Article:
The Brighton Dome prides itself in being a forward thinking venue. They say that the venue is liberal. Yet, they have proven by this act that right now they are not a safe space for trans and non-binary people. We were given the chance to essentially ‘debate’ our own existence. Why? Why should it ever be phrased as a debate? This is not a debate. Trans women exist. They are real. This is not something even vaugley up for debate. So don’t make it so.

To add insult to injury, on Sunday the main presenter of BBC Radio 4 Women’s Hour stated that she too believed similar things. It was published in a major newspaper and shared by so many people.

Are trans and non-binary people meant to just take this? Are we supposed to lie down and accept the dismissal of our very identities?

I don’t think so.

After the piece at the Dome, there was a pamper session held at the Marlborough Pub & Theatre, with food, massages, make-up, free self-care goodie bags, along with a trans only room, with a trans women only portion. It worked so well and it was amazing to be in such a supportive space.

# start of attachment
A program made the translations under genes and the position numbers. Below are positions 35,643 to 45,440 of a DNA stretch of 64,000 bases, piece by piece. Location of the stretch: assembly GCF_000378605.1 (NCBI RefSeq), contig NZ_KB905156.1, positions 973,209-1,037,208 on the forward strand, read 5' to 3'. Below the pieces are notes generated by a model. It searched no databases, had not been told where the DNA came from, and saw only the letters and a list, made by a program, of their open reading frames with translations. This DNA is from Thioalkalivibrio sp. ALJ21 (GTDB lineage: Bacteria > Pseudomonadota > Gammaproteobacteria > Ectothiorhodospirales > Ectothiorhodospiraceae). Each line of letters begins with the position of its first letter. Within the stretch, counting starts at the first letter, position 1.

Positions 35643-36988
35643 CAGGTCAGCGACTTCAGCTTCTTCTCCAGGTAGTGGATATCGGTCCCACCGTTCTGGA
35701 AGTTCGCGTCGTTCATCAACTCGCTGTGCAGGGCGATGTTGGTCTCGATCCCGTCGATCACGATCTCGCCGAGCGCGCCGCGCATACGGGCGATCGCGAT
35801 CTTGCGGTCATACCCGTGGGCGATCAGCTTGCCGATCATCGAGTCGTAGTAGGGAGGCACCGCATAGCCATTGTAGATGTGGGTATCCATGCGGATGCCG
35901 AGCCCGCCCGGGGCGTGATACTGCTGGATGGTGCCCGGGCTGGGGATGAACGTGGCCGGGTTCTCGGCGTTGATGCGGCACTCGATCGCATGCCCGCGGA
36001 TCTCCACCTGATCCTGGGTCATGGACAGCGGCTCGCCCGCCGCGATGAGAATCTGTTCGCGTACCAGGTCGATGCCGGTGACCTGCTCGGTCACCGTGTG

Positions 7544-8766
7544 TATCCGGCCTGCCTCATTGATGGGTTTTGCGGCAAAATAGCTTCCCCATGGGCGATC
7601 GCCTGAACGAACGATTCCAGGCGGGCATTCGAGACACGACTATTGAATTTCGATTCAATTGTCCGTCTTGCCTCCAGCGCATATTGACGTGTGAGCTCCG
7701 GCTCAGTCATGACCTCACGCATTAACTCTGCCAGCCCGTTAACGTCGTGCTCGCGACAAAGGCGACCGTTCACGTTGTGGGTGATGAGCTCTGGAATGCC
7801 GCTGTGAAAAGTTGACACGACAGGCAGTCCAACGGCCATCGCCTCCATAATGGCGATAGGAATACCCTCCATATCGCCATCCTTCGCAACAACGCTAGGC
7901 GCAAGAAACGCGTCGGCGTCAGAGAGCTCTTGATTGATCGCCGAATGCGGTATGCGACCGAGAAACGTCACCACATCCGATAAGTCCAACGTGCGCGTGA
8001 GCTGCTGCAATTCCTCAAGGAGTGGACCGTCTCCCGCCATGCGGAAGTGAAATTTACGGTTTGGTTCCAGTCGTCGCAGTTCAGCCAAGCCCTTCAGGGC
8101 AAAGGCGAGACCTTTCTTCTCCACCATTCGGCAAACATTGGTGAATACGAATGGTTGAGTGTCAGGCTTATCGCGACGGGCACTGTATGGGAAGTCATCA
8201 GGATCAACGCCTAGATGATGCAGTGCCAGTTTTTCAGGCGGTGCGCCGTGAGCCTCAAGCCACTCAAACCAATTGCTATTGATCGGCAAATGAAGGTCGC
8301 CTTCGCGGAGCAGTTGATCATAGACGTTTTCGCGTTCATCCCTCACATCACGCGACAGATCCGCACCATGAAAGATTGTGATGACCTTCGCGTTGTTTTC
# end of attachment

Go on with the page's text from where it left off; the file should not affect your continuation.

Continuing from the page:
As I said, I will be adding the text Emma read at the end of the post here, and I would like everyone to read it. It is not too long, in fact it only took 5 minutes of our allotted 45 to read and sign. The remainder we did as it says and sat in silence, on stage, in the spotlight, not debating. 

Finally I want to put a shout out to everyone involved in this, and I am thinking of all of the women and non-binary folk out there who have been so attacked. I stand with you in solidarity.

The speech by Emma Frankland performed at the Brighton Dome on the 4th March 2017, BSL Interpreted by myself, Kai Moore.